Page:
I was gratified that those interviewed (including Neil Gaiman, Steven Moffat, Marcus Wilson, Nicholas Briggs, Noel Clarke (Mickey Smith), Corey Johnson (Henry van Statten), and John Barrowman (Capt. Jack Harkness)) picked up on some of the same things that drew me to Nine. For one thing, he was always sure of himself—no "absent-minded professor" vibe to this guy. (This could explain why it took me a while to warm to, for example, T. Baker's Four, who often seemed at a loss.) Further, he doesn't have to be busy, busy, busy to be in control. As Gaiman put it, "He doesn't do anything quite a lot and yet he's still the center of attention."

There's a distinctive darkness about him, too. Perhaps one reason I so love Dalek is that moment when he first comes face-to-face with the eponymous creature. We've only ever seen this Doctor (and on first viewing for me, that meant the Doctor) be confident; even on Platform One when things went wrong, his "that's funny" face is not one of "how unexpected; now what?" but of "I've just found a new puzzle to solve." Here, though, suddenly confronted with not only a known-dangerous foe but also a reminder of the atrocity he had been forced (now in vain?) to commit, he stands before us stripped to the bare emotions. His whole arc is about showing us how damaged he is. Moffat expanded on that idea as follows:


Keeping the Flame Alive


Review of The Doctors Revisited - Eighth Doctor

In any rundown of all the Doctors, Paul McGann's Eighth Doctor always seems to get the short end of the stick. The same is true here, as the eighth installment of Revisited is about a two-thirds the length of any of the previous episodes. Further, McGann himself is conspicuous in his absence, the only surviving Doctor actor to date not to appear in his own retrospective.

Granted, since the series seems to be sticking tightly to televised stories—an oversight, in my opinion, since alternative media like audio adventures are where Eight really comes into his own—we can hardly have expected a long homage to a Doctor who only had 70 minutes on screen. Even bringing in Sylvester McCoy to discuss the regeneration barely padded things out.

However, Companion actors Daphne Ashbrook and Yee Jee Tso (who appeared in interview snippets, along with Steven Moffat, Marcus Wilson, and Nicholas Briggs) make a valiant effort to express to the audience why McGann's Doctor, and The Movie as a whole, should be of interest to those (presumably primarily "new series" fans) who are as yet unfamiliar with them. Their fondness not only for McGann and the rest of the cast but also for the entirety of the story is clearly evident.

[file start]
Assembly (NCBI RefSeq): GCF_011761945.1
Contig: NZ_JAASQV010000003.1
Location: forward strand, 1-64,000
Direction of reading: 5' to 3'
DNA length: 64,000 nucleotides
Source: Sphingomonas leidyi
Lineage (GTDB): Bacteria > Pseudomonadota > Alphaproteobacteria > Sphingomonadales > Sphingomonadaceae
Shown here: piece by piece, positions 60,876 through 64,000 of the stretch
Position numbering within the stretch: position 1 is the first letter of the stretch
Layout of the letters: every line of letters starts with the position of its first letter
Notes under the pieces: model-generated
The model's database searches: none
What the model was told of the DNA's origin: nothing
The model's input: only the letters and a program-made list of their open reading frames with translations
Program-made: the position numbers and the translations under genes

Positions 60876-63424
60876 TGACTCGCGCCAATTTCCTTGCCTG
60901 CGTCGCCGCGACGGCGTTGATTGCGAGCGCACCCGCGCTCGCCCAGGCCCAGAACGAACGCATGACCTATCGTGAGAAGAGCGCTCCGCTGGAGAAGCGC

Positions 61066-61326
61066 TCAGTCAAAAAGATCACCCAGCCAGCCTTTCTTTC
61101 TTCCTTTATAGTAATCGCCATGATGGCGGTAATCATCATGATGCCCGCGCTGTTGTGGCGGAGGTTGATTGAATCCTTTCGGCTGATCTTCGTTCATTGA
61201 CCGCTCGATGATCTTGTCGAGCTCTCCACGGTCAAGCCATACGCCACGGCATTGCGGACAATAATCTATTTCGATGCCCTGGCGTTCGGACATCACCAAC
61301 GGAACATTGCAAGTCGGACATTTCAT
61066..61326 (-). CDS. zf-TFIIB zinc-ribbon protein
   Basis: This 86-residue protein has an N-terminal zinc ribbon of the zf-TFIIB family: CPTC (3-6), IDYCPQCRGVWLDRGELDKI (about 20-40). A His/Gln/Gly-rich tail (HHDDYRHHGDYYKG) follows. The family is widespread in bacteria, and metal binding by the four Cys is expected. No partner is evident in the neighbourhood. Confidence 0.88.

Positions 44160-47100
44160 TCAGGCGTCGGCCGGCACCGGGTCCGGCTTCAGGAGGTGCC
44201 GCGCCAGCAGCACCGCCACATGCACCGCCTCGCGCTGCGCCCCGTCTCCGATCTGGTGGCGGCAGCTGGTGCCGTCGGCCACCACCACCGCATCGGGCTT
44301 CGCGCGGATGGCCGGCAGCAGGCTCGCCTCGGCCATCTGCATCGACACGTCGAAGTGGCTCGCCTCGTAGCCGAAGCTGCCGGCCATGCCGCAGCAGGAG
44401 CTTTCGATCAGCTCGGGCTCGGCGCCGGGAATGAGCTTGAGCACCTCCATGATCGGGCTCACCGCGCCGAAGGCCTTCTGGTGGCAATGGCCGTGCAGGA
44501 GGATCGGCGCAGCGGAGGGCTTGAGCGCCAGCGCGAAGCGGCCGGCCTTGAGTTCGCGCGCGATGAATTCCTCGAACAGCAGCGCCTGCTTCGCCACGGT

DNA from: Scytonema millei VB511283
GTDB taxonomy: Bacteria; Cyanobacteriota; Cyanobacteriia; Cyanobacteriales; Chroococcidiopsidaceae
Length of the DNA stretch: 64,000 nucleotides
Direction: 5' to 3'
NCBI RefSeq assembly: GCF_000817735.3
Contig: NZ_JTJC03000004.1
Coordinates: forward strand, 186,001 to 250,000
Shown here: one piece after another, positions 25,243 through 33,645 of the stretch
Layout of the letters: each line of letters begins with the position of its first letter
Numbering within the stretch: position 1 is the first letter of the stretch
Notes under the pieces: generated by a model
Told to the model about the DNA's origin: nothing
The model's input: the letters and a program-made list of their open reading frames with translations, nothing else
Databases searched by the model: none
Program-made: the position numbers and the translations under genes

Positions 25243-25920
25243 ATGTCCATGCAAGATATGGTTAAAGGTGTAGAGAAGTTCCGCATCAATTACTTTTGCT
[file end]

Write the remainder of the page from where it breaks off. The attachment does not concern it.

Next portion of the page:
Intergalactic Man of Mystery


Review of The Doctors Revisited - Seventh Doctor

In his own way, Seventh Doctor Sylvester McCoy was also the "last of the Time Lords," since it was after his three series on the show that the BBC put it on ~ahem~ indefinite hiatus. As such, he took a lot of blame for Who's apparent demise, and many fans never particularly liked him.

If you're a regular reader, you're probably aware that I don't share that opinion of Seven. I was therefore quite happy to see the Revisited series continue the upbeat, celebratory tone it has maintained through every episode. Instead, it focuses on McCoy's Doctor as one who brought some mystery back to the character.

Guests on the episode (McCoy himself, Companion actresses Bonnie Langford and Sophie Aldred, and current era behind-the-scenes folk Steven Moffat, Marcus Wilson, Nicholas Briggs, and Tom McRae) agreed that while Seven came across as a clown, there was something "more" lurking underneath it all (much like Two, come to think of it). Especially at the beginning, he had a very vaudevillian veneer, and he loved to confuse his enemies (and occasionally friends) with trickery and sleight of hand. But there was never any doubt that he had a plan to get out of whatever situation he was in, and there was something almost sinister about the secrets he seemed to be keeping. As his series went on, his character continued to gain richness and texture; he got more complex, darker, and lonelier.

The transition worked particularly well as he moved between Companions. His time began with the boisterous Mel, with whom he had a very different relationship than his previous incarnation had. Somehow, they worked better together and showed more rapport than repartee.



Subscribe to RSS - Revisited
Real Time Analytics